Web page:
When Rupert Murdoch's News Corp. bought Dow Jones, one expected result (of many) was that the Wall Street Journal 's subscriber-supported online model was going to be liberated to become a free service.
For a dozen years wsj.com has been only accessible to the paying customer. A number of other large media organizations, from the New York Times to our own company at Canwest, either compelled users to pay for some access (TimesSelect) or granted access either as an add-on to existing newspaper subscribers or to users who would pay a fee for the HTML version of the paper's eligible content.
Newspapers wrestle with this question on at least two main fronts: there is a value proposition for consumers in a paid-for product (they feel more loyalty to it and feel it is more valuable) and there is a significant revenue implication to abandoning a business model that depends partly on users (and not entirely on advertisers) to pay for journalism. The recent State of the News Media report from the Project for Excellence in Journalism affirmed concern about finding a new business model in the absence of a well-supported advertising-based media organization. After all, someone or something has to pay for news.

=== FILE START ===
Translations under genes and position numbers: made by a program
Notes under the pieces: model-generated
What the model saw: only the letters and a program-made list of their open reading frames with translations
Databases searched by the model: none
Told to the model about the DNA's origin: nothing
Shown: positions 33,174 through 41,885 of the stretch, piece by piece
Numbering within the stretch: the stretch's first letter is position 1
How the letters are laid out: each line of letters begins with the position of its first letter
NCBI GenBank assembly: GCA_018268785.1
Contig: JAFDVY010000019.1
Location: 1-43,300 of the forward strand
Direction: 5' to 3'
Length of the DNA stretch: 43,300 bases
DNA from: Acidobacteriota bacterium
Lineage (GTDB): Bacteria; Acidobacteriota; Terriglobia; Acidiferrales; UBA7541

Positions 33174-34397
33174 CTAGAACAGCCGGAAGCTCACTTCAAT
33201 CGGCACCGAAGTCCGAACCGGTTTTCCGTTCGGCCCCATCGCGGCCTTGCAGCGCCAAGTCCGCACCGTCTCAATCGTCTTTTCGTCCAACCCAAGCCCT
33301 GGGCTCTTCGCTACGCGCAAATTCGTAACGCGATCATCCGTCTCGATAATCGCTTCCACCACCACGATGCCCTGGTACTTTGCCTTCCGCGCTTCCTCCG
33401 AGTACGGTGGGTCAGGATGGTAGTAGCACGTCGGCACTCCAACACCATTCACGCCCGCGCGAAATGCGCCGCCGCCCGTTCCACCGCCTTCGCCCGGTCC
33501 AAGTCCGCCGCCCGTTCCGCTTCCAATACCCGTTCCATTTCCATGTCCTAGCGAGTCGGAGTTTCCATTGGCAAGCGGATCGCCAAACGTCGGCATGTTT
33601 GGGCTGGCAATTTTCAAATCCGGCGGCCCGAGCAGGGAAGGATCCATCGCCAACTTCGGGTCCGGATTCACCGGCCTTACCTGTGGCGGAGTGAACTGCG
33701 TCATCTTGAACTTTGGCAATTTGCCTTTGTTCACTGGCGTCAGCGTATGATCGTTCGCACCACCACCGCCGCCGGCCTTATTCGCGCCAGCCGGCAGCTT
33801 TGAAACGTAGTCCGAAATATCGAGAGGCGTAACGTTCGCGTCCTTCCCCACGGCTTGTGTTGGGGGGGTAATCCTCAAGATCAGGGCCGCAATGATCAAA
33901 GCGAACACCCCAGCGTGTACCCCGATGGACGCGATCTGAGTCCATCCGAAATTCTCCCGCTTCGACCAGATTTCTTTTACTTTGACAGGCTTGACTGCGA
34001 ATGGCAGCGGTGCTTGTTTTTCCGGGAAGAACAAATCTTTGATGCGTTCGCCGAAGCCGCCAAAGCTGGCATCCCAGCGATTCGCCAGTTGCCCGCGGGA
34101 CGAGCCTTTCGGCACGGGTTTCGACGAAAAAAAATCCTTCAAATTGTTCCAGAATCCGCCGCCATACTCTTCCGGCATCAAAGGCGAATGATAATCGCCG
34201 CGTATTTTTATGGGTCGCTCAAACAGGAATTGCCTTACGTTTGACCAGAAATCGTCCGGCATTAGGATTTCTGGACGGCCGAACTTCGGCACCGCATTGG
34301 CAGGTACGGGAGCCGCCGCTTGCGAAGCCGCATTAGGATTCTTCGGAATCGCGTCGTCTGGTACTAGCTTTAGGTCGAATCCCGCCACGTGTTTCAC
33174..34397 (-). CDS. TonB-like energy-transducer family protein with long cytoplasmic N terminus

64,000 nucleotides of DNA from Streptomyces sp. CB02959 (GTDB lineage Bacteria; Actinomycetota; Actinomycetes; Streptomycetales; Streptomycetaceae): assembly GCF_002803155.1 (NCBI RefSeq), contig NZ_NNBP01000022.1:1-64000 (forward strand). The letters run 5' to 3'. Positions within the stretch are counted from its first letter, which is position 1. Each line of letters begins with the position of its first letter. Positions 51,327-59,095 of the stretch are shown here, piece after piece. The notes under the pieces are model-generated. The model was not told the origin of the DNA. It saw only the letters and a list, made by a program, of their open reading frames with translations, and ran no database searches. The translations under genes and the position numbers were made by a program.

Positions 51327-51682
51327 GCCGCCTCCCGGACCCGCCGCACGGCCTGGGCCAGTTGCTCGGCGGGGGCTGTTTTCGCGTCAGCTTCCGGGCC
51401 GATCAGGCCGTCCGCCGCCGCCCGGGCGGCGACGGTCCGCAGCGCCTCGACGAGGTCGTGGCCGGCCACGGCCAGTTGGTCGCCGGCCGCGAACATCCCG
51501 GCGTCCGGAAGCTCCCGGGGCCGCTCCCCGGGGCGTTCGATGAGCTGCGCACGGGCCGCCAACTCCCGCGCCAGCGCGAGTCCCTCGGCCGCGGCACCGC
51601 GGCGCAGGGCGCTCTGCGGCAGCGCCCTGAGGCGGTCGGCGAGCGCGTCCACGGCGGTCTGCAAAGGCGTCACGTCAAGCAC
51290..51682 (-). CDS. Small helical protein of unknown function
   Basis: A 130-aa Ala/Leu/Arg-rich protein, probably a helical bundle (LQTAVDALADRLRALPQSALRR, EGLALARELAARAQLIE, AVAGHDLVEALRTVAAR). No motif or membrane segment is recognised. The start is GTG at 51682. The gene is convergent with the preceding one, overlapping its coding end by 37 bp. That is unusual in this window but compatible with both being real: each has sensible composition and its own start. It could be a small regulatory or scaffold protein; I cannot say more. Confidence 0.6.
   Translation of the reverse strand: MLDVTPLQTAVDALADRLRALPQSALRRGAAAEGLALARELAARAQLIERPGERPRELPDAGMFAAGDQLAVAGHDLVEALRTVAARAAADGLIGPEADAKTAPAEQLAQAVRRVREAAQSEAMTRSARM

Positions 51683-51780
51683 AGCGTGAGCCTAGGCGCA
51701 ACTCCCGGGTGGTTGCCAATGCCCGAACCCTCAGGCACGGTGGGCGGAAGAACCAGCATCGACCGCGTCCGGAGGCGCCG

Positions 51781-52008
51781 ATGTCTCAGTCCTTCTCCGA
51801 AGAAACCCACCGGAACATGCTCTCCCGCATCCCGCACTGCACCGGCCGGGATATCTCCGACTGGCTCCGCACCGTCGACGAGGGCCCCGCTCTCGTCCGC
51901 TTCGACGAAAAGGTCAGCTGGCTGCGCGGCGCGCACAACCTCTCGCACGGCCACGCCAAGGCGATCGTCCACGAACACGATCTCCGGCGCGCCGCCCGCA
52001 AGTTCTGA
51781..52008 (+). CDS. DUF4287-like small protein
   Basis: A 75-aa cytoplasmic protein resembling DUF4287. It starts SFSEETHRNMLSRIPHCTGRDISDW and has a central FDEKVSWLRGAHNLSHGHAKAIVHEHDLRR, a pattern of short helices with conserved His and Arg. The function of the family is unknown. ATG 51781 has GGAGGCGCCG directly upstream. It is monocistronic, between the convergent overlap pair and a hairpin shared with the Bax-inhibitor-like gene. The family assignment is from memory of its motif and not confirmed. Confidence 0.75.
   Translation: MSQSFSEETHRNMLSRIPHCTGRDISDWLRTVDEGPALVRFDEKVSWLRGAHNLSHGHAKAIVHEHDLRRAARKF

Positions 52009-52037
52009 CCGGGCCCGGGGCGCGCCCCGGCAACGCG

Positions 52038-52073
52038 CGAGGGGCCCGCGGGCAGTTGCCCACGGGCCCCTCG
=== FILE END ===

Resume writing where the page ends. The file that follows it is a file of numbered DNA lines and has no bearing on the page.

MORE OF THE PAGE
Even so, slowly but surely almost everyone has opted with varying degrees of reluctance to join the content-is-free club. Almost overnight the user traffic grows substantially, and in theory that traffic is the foundation to build a successful advertising revenue model to finance newsgathering.
When wsj.com loosened some restrictions earlier this year and permitted editorials, commentary and videos to be freely available, traffic grew by about 40 per cent to 23 million unique visitors a month. It was widely expected that was the first of a few steps to make the Journal's journalism free. Perhaps a premium service with extra content might be preserved for the paying customer, but the general view was that any month now a free Wall Street Journal would be online.
But it's one thing to give up subscription revenue when you're early in the game, and quite another when there are about one million paying customers.
So Les Hinton, in his first interview as the CEO of Dow Jones & Co. with The Australian newspaper, says it's unlikely wsj.com will be free --- he's not saying never, just not now.